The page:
Binyamin Ben-Eliezer

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Binyamin Ben-Eliezer
Fuad.jpg
Date of birth (1936-02-12) 12 February 1936 (age 78)
Place of birth Basra, Iraq
Year of aliyah 1950
Knessets 11, 12, 13, 14, 15, 16, 17, 18, 19
Faction represented in Knesset
1984 Yahad
1984–1991 Alignment
1991–1999 Labor Party
1999–2001 One Israel
2001– Labor Party
Ministerial roles
1992–1996 Minister of Housing & Construction
1999–2001 Deputy Prime Minister
1999–2001 Minister of Communications
2000–2001 Minister of Housing & Construction
2001–2002 Minister of Defense
2005 Minister of National Infrastructure
2006–2009 Minister of National Infrastructure
2009–2011 Minister of Industry, Trade & Labour

Binyamin Fuad Ben-Eliezer (Hebrew: בנימין פואד בן אליעזר‎, born 12 February 1936) is an Israeli politician and former military officer of Iraqi Jewish origin. He currently serves as a member of the Knesset for the Labor Party, and has held several ministerial posts, including Minister of Industry, Trade and Labour, Minister of Defense, Deputy Prime Minister.

Biography[edit]

Born in Basra in southern Iraq, as Fuad, Son of Saleh and Farha. Ben-Eliezer made aliyah to Israel in 1950, adopting the Hebrew first name Binyamin. He entered the Israel Defense Forces in 1954, and became a career soldier. He served as a Commander in the Six-Day War and the Yom Kippur War, and was wounded in the War of Attrition. In 1977, he was appointed First Commanding Officer in Southern Lebanon, serving as the army liaison between the Lebanese Christian militias and Israel. He was Military Governor of Judea and Samaria (1978–81) and was Coordinator of Government Activities in the Territories from 1983 until 1984. He completed his military service with the rank of Brigadier General.

He was first elected to the Knesset in 1984 on the Yahad list, which merged into the Alignment during his first term. He was re-elected in 1988 and 1992, by which time the Alignment had become the Labor Party. On 13 July 1992 he was appointed Minister of Housing and Construction in Yitzhak Rabin's government. He retained his seat in the 1996 elections, but lost his place in the cabinet as Labor went into opposition. Following Ehud Barak's victory in the 1999 Prime Minister election, Ben-Eliezer returned to the cabinet as Deputy Prime Minister and Minister of Communications. From 11 October 2000 until 3 March 2001 he also served as Minister of Housing and Construction. After Ariel Sharon's victory in the special election for Prime Minister in 2001, Ben-Eliezer was appointed Minister of Defense in the national unity government, and served as Labor Party leader following Barak's resignation until Amram Mitzna was elected in 2002. He left the post on 2 October 2002 when Labor withdrew from the coalition.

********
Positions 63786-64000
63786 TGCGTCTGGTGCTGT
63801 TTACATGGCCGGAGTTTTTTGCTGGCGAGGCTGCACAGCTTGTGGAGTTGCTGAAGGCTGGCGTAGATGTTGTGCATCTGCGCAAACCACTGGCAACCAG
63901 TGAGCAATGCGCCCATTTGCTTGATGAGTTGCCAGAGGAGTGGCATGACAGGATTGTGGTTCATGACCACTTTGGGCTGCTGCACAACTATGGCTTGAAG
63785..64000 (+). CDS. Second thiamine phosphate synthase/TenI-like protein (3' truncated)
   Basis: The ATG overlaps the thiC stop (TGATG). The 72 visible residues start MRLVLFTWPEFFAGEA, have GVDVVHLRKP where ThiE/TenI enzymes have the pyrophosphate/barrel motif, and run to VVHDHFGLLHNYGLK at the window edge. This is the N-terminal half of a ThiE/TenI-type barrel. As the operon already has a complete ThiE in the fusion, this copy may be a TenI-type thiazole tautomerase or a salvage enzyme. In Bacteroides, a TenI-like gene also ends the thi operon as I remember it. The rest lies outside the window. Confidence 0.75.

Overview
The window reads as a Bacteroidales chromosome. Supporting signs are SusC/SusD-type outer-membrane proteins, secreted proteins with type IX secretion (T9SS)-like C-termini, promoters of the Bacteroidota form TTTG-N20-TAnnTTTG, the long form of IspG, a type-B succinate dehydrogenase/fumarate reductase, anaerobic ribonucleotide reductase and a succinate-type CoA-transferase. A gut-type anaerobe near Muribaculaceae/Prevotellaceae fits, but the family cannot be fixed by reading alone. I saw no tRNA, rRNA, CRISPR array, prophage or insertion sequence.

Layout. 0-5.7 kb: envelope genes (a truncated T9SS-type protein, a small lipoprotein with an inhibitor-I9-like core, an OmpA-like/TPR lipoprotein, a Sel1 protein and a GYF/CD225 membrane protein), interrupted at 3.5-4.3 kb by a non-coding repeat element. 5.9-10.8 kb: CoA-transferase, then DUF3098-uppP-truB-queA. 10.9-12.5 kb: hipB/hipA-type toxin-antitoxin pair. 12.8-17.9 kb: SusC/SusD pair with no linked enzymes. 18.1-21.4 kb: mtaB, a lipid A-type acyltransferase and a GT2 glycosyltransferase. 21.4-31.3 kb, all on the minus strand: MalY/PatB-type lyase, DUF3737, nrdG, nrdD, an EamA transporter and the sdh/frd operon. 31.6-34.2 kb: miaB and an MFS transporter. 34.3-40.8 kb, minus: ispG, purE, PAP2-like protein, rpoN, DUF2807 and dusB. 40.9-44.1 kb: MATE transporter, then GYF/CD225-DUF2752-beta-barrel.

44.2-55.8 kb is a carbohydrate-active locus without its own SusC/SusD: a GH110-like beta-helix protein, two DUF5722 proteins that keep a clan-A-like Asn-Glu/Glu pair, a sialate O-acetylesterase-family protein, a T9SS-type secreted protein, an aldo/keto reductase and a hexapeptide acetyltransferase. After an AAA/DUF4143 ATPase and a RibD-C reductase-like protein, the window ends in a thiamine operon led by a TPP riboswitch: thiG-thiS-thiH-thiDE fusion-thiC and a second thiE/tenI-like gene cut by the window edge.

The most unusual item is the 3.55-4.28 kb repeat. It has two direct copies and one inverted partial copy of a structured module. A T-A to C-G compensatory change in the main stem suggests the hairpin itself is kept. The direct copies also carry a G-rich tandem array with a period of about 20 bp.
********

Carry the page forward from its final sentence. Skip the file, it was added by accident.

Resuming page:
Re-elected again in 2003, Ben-Eliezer served as Minister of National Infrastructure from 10 January 2005 until 23 November, when Labor left the government. In the Labor Party leadership election on 9 November 2005, he came third with 16.8% of the vote, behind Amir Peretz and Shimon Peres. He retained his seat again in the 2006 elections, and was appointed Minister of National Infrastructure in Ehud Olmert's government.

In March 2007, Ben-Eliezer was forced to cancel a trip to Egypt after being warned by Egyptian intelligence that he could be arrested, when Egyptian media and opposition implicated him in the 'massacre' of 250 Egyptian POWs during the Six-Day War following an Israeli documentary. However, the allegations are disputed by both Binyamin Ben-Eliezer and the documentary film-maker Ron Edelist.[1] Placed eighth on the party's list, he was re-elected again in the 2009 elections and appointed Minister of Industry, Trade and Labour. He resigned from the cabinet after Ehud Barak left the Labor Party to establish Independence in January 2011.[2]

Ben-Eliezer is considered a hawk on foreign policy and was one of the main architects of the invasion of Lebanon as well as a strong proponent for Operation Defensive Shield. He advocated halting peace talks with Palestinians until there was an end to violence against Israelis, although he believed once their leadership is able to put a stop to "terrorism" and abandon it as a political tool there should be "compromise" in final status talks with the Palestinian Authority.

He lives in Rishon LeZion and is married with five children. Some of his granddaughters live in the United States of America. He is fluent in Hebrew, Arabic and English.

He contracted pneumonia in March 2011 and was put into a medically induced coma, eventually making a full recovery.[3]

Ben-Eliezer warned in 2012: "So far Palestinians have kept quiet, but one day they will awake and the explosion will happen. People don't accept [being] under military rule for 50 years."[4]

References[edit]

  1. ^ Egypt anger over 1967 'massacre' BBC News, 5 March 2007
  2. ^ Labor ministers quit gov't after split Ynetnews, 17 January 2011
  3. ^ Ronen, Gil (8 March 2011). "Ben Eliezer's Condition Worsens". Israel National News. Arutz Sheva. Retrieved 8 March 2011. 
  4. ^ Edmund Sanders (28 April 2012). "Go-it-alone outlook now shapes Israel's security policy". Los Angeles Times. Retrieved 29 April 2012. 

External links[edit]

Party political offices
Preceded by
Ehud Barak
Labour Party Leader
2001–2002
Succeeded by
Amram Mitzna